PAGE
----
Google’s parent company, Alphabet, reported a 9.3% drop in earnings in the June-ending quarter, resulting mainly from the unprecedented $5.1 billion fine imposed on it by European Union antitrust regulators last Wednesday. The company delivered earnings of $4.54 per share compared to analyst expectations of $9.66.
Alphabet set aside $5 billion in the quarter to pay for the EU fine. As a result, the company reported $3.2 billion in net profit for the quarter, down substantially from the $3.5 billion in reported in last year’s second quarter.
But Wall Street was far more interested in the numbers that excluded the fine and portrayed the current health of the core Google advertising business. They saw a healthy beast.
Alphabet stock was up as much as 5% in after-hours trading after the company reported $32.7 billion in revenue–up 26% versus the second quarter of 2017. Thomson Reuters analysts expected $32.17 billion. The main part of the revenue, 86%, came from the Google advertising business. The revenue growth was driven by substantial contributions from Google’s mobile search business, YouTube, and desktop search, said Alphabet CTO Ruth Porat during a conference call with analysts Monday.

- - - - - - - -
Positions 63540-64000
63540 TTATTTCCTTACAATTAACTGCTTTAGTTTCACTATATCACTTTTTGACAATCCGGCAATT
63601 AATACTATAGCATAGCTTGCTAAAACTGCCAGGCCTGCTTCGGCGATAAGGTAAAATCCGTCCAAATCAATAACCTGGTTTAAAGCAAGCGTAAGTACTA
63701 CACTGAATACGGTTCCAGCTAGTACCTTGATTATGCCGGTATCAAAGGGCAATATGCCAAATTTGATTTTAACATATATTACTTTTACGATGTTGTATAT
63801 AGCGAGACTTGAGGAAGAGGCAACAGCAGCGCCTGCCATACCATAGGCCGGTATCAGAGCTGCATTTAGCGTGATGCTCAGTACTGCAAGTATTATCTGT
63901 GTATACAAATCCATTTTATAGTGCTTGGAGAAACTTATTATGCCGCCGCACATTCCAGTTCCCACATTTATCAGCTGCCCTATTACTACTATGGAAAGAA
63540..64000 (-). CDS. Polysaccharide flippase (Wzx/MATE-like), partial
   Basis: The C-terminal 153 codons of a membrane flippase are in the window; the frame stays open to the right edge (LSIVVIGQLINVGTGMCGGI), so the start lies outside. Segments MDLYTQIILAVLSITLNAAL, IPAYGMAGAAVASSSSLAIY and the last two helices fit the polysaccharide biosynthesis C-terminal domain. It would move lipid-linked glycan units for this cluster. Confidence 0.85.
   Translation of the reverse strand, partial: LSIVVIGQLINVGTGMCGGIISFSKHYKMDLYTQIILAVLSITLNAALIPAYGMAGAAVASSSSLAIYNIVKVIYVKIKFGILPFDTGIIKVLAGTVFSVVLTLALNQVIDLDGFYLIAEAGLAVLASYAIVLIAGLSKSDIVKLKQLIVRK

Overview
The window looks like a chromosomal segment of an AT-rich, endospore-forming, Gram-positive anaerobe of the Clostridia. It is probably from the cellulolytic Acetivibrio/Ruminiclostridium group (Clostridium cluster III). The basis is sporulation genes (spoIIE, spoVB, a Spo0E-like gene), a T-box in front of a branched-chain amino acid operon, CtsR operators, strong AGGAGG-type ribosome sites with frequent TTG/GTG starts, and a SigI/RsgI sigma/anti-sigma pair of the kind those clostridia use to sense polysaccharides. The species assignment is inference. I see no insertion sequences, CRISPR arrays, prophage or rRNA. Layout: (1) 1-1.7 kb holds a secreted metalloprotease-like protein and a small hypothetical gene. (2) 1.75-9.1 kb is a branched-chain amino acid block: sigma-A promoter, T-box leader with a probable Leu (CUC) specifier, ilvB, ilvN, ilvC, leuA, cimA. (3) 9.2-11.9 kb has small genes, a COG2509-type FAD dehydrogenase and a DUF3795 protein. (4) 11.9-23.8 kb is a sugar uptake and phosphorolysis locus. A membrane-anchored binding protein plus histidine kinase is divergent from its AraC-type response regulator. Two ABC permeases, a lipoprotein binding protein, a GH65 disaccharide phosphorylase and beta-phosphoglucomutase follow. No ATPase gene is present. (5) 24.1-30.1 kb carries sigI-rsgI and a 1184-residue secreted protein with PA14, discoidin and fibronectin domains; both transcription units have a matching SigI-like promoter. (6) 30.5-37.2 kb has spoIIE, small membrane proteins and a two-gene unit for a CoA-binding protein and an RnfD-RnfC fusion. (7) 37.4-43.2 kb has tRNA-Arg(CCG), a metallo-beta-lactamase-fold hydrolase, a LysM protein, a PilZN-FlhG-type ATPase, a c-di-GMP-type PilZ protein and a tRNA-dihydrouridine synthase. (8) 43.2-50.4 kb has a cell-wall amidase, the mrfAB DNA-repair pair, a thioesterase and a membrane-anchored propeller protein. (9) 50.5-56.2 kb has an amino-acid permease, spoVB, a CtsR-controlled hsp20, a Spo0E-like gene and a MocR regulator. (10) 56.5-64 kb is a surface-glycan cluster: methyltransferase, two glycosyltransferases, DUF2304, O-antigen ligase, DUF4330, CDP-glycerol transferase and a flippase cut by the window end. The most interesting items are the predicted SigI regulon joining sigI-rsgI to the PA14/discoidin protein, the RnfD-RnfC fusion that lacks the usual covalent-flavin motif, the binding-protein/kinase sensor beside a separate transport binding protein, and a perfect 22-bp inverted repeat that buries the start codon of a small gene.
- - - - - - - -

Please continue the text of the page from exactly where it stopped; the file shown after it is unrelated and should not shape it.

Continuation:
Investors were also feeling good about improvement in one closely-watched metric in Google’s business–traffic acquisition costs. This improved profit margins, which (excluding fines) Alphabet reported as 24%, up from the year-ago quarter’s 22.5%. Part of the traffic acquisition expense came from a (costly) deal with Apple that made Google the default search on iPhones.
The quarter was also the first full reporting period after General Data Protection Regulation (GDPR) rules went into effect in Europe. The rules require that internet advertisers like Google get consent from consumers before using their personal data to target ads. The rules also require companies to make it possible for consumers to easily quit a given platform and take all their data with them. Obviously the new rules didn’t slow down Google’s advertising business. In fact, it may have helped. Google CEO Sundar Pichai said during today’s conference call that he thinks it’s still too early for his company to fully understand the impact of GDPR.
The EU regulators imposed the fine because it believes Google leveraged the popularity of its Android mobile operating system to get device makers to install Google’s search and browser products on the devices. Google says it’ll appeal the ruling. But the fact that Alphabet chose to put the charge on the books in the second quarter suggests that management doesn’t believe its appeal with the EU is exactly a slam dunk.
If Google ends up paying this single fine, large as it is, it wouldn’t impact it very much. The company held almost $103 billion in cash as of March. If such fines become commonplace in an increasingly scrutinized tech industry, it could have lasting effects. A handful of analysts saw the fine as serious enough to alter their models and earnings estimates on the company.
After closing at $1,211, Alphabet stock climbed more than 5% before receding slightly. It was trading at $1,257 as of 5:45 Eastern.